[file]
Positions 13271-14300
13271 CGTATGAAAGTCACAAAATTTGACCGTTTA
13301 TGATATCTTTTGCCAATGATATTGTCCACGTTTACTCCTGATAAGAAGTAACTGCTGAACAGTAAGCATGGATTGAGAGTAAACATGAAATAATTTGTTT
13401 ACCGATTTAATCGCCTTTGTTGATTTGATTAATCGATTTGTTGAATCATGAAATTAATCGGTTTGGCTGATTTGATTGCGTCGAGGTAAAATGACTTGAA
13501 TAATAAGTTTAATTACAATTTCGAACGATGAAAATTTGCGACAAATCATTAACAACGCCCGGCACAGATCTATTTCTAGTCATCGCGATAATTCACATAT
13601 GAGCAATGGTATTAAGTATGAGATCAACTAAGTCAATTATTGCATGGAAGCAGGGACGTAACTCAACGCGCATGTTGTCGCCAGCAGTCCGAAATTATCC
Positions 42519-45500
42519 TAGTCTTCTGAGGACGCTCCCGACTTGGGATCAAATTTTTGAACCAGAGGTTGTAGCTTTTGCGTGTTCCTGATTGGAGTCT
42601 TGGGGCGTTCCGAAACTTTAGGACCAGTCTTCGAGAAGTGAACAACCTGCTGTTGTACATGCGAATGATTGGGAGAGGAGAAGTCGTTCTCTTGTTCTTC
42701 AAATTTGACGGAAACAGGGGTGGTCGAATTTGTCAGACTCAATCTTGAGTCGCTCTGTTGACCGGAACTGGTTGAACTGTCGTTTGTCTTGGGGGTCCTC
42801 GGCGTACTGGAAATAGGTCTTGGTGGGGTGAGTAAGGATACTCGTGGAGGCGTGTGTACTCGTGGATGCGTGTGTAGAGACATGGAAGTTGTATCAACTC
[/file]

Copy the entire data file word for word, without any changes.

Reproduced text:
Positions 13271-14300
13271 CGTATGAAAGTCACAAAATTTGACCGTTTA
13301 TGATATCTTTTGCCAATGATATTGTCCACGTTTACTCCTGATAAGAAGTAACTGCTGAACAGTAAGCATGGATTGAGAGTAAACATGAAATAATTTGTTT
13401 ACCGATTTAATCGCCTTTGTTGATTTGATTAATCGATTTGTTGAATCATGAAATTAATCGGTTTGGCTGATTTGATTGCGTCGAGGTAAAATGACTTGAA
13501 TAATAAGTTTAATTACAATTTCGAACGATGAAAATTTGCGACAAATCATTAACAACGCCCGGCACAGATCTATTTCTAGTCATCGCGATAATTCACATAT
13601 GAGCAATGGTATTAAGTATGAGATCAACTAAGTCAATTATTGCATGGAAGCAGGGACGTAACTCAACGCGCATGTTGTCGCCAGCAGTCCGAAATTATCC
Positions 42519-45500
42519 TAGTCTTCTGAGGACGCTCCCGACTTGGGATCAAATTTTTGAACCAGAGGTTGTAGCTTTTGCGTGTTCCTGATTGGAGTCT
42601 TGGGGCGTTCCGAAACTTTAGGACCAGTCTTCGAGAAGTGAACAACCTGCTGTTGTACATGCGAATGATTGGGAGAGGAGAAGTCGTTCTCTTGTTCTTC
42701 AAATTTGACGGAAACAGGGGTGGTCGAATTTGTCAGACTCAATCTTGAGTCGCTCTGTTGACCGGAACTGGTTGAACTGTCGTTTGTCTTGGGGGTCCTC
42801 GGCGTACTGGAAATAGGTCTTGGTGGGGTGAGTAAGGATACTCGTGGAGGCGTGTGTACTCGTGGATGCGTGTGTAGAGACATGGAAGTTGTATCAACTC